My son has been begging me to let him use creatine monohydrate for years, but reserve that for kids until they have at least reached high school age, around age 14 or 15.

The International Society of Sports Nutrition concluded that creatine supplementation is likely safe for children and adolescents and potentially beneficial. Although the studies were smaller in size, safety was not a primary variable examined (9-11).

Other authors have taken a more cautious approach and called for more research, especially studying the long-term effects of supplementation in children and adolescents (12). For most healthy teenagers, supplementing with creatine – under their parents’ supervision and consent from their physician – is likely fine for periods of intense resistance training.

Caffeine and Energy Drinks

If your kid doesn’t consume much, if any, caffeine, there’s no reason for them to start. I’ve seen a lot of kids consume far too much from various sources and it can be dangerous since it’s not an innocuous substance.

While there’s no consensus on safe caffeine intake for children and adolescents, researchers have proposed 2.5 mg per kg to 3 mg per kg as potential limits, albeit based on limited data (13-16). A total limit of 100 mg/day for those ages 12-17 has also been proposed (14).

This is considering caffeine alone and doesn’t consider how other ingredients might interact with it. For example, researchers recently found that children who were administered 3 mg per kg of caffeine (a dose not expected to cause serious issues) experienced increased supraventricular extrasystoles (premature beats). The authors argue that ongoing use could make them more predisposed to cardiac arrhythmias (17).

While the seriousness of such an effect could be debated, it does concern me, particularly for kids who may have pre-existing cardiovascular conditions (many of which are probably undiagnosed) and may already be predisposed to cardiac arrhythmias. Along these same lines, there’s some evidence that ingredients such as taurine, combined with caffeine, may have divergent effects compared to caffeine alone (18).

The recommendations for caffeine intake based on age groups also vary, with some indicating that no caffeine should be consumed until age 12, while others have indicated that it’s best to wait until age 14. Nonetheless, I’ve yet to see any well-based argument as to why an 11-year-old couldn’t consume at or less than 2.5 mg per kg of body weight per day while a 12 or a 13-year-old could, other than perhaps a larger body weight.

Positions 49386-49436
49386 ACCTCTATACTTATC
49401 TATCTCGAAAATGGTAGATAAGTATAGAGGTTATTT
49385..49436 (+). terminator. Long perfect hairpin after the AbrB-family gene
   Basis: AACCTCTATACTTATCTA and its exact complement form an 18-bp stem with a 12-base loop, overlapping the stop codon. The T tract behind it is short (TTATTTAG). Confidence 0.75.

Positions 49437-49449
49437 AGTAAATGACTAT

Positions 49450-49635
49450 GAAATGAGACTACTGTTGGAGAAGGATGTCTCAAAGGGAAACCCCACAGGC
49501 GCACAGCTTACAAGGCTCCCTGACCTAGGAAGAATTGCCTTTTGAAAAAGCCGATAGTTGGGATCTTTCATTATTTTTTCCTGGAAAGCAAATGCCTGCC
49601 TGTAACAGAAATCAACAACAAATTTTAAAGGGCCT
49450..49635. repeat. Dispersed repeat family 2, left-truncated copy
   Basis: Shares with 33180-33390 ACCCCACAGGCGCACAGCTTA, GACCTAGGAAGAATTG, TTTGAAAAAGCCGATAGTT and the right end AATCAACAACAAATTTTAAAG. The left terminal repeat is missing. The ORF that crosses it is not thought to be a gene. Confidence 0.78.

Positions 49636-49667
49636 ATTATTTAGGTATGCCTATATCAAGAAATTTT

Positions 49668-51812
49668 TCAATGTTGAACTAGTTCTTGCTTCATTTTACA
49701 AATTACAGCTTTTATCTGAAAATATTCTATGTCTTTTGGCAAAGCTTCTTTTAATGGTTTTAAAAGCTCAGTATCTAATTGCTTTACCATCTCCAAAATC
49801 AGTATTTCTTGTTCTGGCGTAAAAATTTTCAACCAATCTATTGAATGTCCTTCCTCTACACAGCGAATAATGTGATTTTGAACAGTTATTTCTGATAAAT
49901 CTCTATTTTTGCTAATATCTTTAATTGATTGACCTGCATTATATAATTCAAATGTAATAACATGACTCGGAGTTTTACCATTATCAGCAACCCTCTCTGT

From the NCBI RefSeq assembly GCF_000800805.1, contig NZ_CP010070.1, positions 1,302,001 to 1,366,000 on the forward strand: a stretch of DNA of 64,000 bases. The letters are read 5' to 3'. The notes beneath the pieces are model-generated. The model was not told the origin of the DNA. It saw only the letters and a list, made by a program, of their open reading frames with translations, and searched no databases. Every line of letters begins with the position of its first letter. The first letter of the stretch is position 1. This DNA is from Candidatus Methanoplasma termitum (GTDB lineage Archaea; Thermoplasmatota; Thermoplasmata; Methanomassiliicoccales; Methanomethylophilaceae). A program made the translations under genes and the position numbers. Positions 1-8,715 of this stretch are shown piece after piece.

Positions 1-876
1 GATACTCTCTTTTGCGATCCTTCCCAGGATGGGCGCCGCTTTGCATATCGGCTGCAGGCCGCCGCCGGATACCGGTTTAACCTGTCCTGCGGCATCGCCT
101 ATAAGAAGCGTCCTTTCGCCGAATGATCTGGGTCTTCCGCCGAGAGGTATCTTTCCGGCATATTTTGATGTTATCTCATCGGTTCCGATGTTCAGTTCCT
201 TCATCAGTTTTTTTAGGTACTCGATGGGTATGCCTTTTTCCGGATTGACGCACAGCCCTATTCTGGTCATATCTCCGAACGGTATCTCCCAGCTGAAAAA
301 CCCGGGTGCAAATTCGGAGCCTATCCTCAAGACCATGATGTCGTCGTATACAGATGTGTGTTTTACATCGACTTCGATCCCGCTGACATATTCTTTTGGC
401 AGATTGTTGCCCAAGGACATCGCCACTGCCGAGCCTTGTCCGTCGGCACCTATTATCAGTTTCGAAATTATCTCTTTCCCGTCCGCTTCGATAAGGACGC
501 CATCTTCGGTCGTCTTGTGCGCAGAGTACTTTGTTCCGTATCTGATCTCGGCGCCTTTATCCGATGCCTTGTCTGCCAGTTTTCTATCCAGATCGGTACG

Regarding caffeine metabolism, available studies indicate that up until age 15, CYP1A2-mediated clearance in children is greater than in adults. In fact, CYP1A2-mediated clearance is on par with adults as soon as age 3 and begins to exceed that of adults from age 3 to around age 15.

It’s generally not until early puberty (girls) or late puberty (boys) that caffeine metabolism declines to once again parallel that of adults (19). That’s not to say that children and adolescents are simply miniature adults; they could be more sensitive than adults physiologically for some variables (20). However, I don’t see the rationale for parsing age groups this way.

So educate your kid on the potential danger of consuming too much caffeine. Avoid buying them energy drinks in particular, especially those containing both caffeine and taurine. If they do enjoy something like coffee or caffeinated soda, limit them to no more than 2.5 mg per kg or 100 mg of total caffeine per day, whichever is less, although even this dose can cause some anxiety and irritability in some.

Take-Home Points

  • Lifting is good for kids and helps them perform better in sports, but learning and exhibiting proper technique under supervision is key.

  • Around .72 grams of protein per pound of body weight is optimal for active kids.

  • While creatine monohydrate is probably safe for kids, have them wait until high school before trying it out.

  • Kids should avoid caffeine until age 12 to 14. A maximum dose of 2.5 mg/kg/day or 100 mg per day (whichever is less) is likely ok for kids this age or older. But this amount doesn’t take into account other ingredients that may potentiate the effects of caffeine or cause different effects on cardiovascular variables.

The purest creatine: